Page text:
How to Help Kids Express Their Emotions
1. Talk About Your Own Feelings
Have you ever heard the expression, “you have to walk the walk to talk the talk.”
In other words, the best way to teach your children to express their feelings is to set a good example yourself. Start by talking about your own feelings.
Modeling healthy emotional expression means you verbally talk out loud about your own feelings and behavior as you experience them.
- “I feel frustrated when we’re running late.”
- “I feel sad when you tell me mean things.”
- “I feel proud that the article I wrote was published in a magazine.”
- “I’m feeling really angry right now, so I’m going to go outside for a few minutes. I don’t want to say something I don’t mean, or that could be hurtful.”
- “I feel excited about my 5K time because my hard work paid off!”
Using I feel statements helps your child see your behavior, notice your expression, and register the feeling that connected them together. This is the start to building emotional intelligence.
When your child sees you being open about your feelings, it encourages them to express themselves too.
You can try these Emotion Picture Cards to help teach feelings too. Your children can use them to show you how they feel if they do not want to share them verbally yet. It can be a beneficial communication tool.
2. Help Them Untangle and Label Their Emotions
Emotions are like a foreign language to a child, but the more you go through your daily life helping to label your child’s feelings, the more they will be able to untangle their emotions and name them on their own.
- “It looks like you’re feeling sad your friend didn’t want to play.”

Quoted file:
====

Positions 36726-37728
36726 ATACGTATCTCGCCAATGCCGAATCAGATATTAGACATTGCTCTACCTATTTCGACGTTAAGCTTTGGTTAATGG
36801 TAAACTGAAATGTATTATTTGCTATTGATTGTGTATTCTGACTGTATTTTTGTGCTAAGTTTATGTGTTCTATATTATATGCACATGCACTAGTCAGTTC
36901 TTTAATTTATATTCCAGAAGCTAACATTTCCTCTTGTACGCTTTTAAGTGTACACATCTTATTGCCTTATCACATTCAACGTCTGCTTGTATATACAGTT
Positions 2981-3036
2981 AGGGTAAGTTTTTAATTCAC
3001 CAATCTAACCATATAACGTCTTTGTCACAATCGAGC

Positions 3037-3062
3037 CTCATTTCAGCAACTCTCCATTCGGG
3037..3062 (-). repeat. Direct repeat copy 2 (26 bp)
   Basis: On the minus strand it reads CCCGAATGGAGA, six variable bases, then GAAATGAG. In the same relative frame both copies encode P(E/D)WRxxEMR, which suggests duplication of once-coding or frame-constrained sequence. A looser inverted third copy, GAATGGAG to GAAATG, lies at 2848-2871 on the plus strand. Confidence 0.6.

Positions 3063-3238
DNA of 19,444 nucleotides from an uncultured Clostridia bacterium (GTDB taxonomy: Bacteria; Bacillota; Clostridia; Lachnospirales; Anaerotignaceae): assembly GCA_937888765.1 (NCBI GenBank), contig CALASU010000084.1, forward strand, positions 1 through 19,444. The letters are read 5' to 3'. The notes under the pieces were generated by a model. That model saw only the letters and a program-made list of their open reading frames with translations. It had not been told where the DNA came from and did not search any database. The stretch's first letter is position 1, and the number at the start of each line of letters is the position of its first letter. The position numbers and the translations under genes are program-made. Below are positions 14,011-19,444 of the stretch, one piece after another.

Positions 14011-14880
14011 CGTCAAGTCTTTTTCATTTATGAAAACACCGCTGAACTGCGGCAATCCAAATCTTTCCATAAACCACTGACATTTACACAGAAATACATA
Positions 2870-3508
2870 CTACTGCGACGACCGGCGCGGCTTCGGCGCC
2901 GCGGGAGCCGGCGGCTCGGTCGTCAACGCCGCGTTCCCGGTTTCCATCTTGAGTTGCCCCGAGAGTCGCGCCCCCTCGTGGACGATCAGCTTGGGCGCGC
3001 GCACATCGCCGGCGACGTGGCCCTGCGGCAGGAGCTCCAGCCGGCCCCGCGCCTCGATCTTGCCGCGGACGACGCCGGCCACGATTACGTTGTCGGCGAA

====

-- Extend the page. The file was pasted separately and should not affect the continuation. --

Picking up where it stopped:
- “It sounds like you’re upset we have to leave the park to go home for dinner.”
- “I think what you’re feeling could be jealousy because your brother wants to play with the neighbor and not you. Is that right?”
- “You look pretty excited you aced your spelling test.”
- “You’re so proud you caught the baseball!”
3. Talk and Game Plan About Healthy Ways to Express Emotions
It’s also important to create opportunities for you and your child to come up with alternative solutions to expressing emotions instead of throwing things, hitting, having a tantrum, etc.
You can start the conversation by using your own behavior as an example, so they understand how to find healthy ways to express their emotions.
- “Remember when I was really stressed out yesterday because we were running late for the doctor’s appointment. When I get stressed out, I like to take deep breaths and close my eyes for a few seconds. This helps me to calm down.”
- “Remember when I yelled yesterday because I was on the phone and it was really loud in the house?” I should have taken a deep breath, asked you to go outside to play, or stepped outside myself instead of yelling. That wasn’t the right way to handle the situation.”
Now it’s time to turn it back on your child. Here are some ideas to get you started:
- “I know you’re frustrated because you want to go outside and play, but first, we need to clean up our mess in the house. What can we do to speed things up? Do you think you can ask for help or ask to turn on a song so you can clean up to music?”
- “You are jealous because your sister went to play with a friend and you feel left out. Instead of getting upset, is there anyone you want to play with, or do you want to ask your Dad or me to do something with you?”